Friday, February 24, 2012

St. David Lewis, the Last Welsh Martyr

photo credit
One of the joys of blog hopping is "meeting" other Catholics and sharing information to deepen one's faith journey.  A little while back, I "met" Beth known as "breadgirl" from the Last Welsh Martyr blog.  To be honest, I'm not sure how I came across her blog but her title grabbed my attention since part of my lineage comes from Wales.  I asked her a question about St. David Lewis, who was new to me, and she offered to mail me a small book called In Thoroughgoing Service:  The Life of Saint David Lewis so I could learn about this saint who her blog is named.

David Lewis was born in 1616 to a Catholic family in Abergavenny in Monmouthshire, South Wales, U.K.  During his youth, the new state religion became Protestant which left his family divided.  Most remained Catholic while young David and his father became Protestant.  It may have been for outward appearances only that the family conformed to the new state religion.  Catholic priests in those days, celebrated Holy Mass and the Sacraments secretly throughout South Wales. When David was in his teenage years, he converted to Catholicism and joined the Society of Jesus Order in Rome.  His superiors immediately sent him to the Jesuit Mission of St. Francis Xavier in Wales where he worked for the next 31 years until his martyrdom in Usk, Wales.

When Fr. David returned to Wales, he came back to changed land.  The civil war was over, King Charles I was in prison and the Catholic gentry who had fought for him, had lost their land.  This war almost wiped out the Catholic presence in Wales.  Now enter in, Fr. David to an anti-Catholic land, whose job is to celebrate the Holy Mass and the Sacraments with the faithful without being detected.  Which meant it was done on foot and during the night.  There were about 20 priests in the Society of Jesus Order that ministered to the faithful in secret.  He along with his fellow priests administered to the faithful for 30 years during unbelievable persecution.  Catholic priests and families were reported to to the Parliamentary authorities and they were hunted down, their belongings destroyed and many priests were thrown in prison.

Fr. David was arrested and thrown in prison on November 17, 1678 simply because he was a Catholic priest.  He went to trial where he served as his own defense against the charge of treason. He was found guilty by Judge Atkins and sentenced to death with these words:

 "David Lewis thou shalt be led from this place to a place whence thou camest, and shalt be put upon a hurdle and drawn with thy heels forward to the place of execution where thou shalt be hanged by the neck and be cut down alive; thy body to be ripped open and thy bowels plucked out; thou shalt be dismembered and thy members burnt before thy face.  So the Lord have mercy on thy soul."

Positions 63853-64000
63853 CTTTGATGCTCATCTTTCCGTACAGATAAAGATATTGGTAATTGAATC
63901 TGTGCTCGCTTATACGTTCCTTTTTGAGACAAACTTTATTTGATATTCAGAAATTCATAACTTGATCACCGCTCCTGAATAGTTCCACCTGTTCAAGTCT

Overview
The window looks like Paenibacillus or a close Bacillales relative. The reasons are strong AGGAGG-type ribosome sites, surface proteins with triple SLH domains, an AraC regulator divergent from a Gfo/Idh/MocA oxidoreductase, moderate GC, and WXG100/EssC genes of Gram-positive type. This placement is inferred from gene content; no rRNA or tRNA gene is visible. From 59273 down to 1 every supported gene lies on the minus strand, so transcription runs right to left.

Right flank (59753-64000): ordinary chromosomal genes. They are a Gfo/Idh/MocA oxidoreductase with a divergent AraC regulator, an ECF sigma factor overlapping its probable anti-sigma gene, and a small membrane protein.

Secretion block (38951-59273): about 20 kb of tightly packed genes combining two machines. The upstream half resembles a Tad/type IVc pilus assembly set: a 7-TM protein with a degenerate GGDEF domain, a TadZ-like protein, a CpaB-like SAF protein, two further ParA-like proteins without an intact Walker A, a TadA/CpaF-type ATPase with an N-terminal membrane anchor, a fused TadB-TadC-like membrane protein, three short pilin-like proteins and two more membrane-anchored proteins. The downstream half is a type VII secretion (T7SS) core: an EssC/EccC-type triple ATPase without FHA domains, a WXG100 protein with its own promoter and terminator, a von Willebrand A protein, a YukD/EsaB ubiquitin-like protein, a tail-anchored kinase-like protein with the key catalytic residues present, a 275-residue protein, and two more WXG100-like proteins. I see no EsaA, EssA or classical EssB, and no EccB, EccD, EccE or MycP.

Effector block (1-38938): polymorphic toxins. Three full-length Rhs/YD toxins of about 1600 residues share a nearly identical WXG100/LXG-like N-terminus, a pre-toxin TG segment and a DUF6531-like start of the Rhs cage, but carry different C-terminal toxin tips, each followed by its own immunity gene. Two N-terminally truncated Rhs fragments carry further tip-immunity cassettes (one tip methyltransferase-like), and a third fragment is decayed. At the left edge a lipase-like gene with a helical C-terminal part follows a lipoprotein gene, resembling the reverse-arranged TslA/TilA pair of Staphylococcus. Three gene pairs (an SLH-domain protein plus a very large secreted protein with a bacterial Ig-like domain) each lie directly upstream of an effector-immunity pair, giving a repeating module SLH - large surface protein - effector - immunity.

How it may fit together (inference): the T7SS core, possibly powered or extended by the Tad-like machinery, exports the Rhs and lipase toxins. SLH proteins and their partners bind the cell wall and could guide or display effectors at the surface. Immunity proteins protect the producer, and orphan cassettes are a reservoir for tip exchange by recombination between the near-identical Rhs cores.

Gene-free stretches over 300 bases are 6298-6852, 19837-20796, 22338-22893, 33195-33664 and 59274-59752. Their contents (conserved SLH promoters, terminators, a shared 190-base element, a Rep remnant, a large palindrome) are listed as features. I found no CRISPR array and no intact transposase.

After the sentencing, Fr. David Lewis was given the option to either find a plot against him or to conform to the Protestant religion.  He knew of no plot against him and he refused to conform to Protestantism even knowing that his life would soon end.  He spent his remaining days working on his "Last Speech" and being allowed by his jailer to administer the Sacraments to his Catholic visitors without interference.  His execution was on August 27, 1679 where he gave his "Last Speech" claiming his love for God and the Roman Catholic Church.  It was said that his speech was so moving and filled with his love for Jesus that those present refused to allow his body to be quartered as required by his sentence.  However, his body was mutilated, decapitated and dismembered.  His grave became a place of pilgrimage for the faithful who were so inspired by his faith in the face of death.   St. David Lewis is well-known in Wales but it is also recorded that "946 Welsh names suffered persecution and death for the Catholic Faith."

Pope Paul VI in 1970, canonized St. David along with the other 40 Martyrs of England and Wales and is venerated in the Catholic Church as a saint.  The Feast Day of St. David is remembered with the 40 Martyrs of England and Wales on May 4th.

Thank you Beth from Last Welsh Martyr for sending this book!!  I intend to pass it on to my friend who's Episcopalian Church is named after in a nearby town.

St. David Lewis, pray for us!




  1. Hi Noreen,
    I first became interested in St. David through breadgirl's site too. I now pray for St. David's intercession all the time. Talk about unfair trials! Good grief! I really liked the book and was glad to learn about this wonderful saint.

  2. Wow, thanks for sharing the story of this saint Noreen. It amazes me to think of all the unknown martyrs. Truthfully it actually saddens me even though I should have joy knowing of their reward.

  3. Mary~ Now that I know him, I too, pray for his intercession! It's scary to think of those martyrs from England and Wales that had to hide and move from house to house. Or some, had to live in the woods to go undetected. Brave souls.

    Victor~ thanks for coming to visit me.

    Tricia~ it's hard to imagine a life with facing persecution because you are Catholic. Many of those martyrs died just for that fact.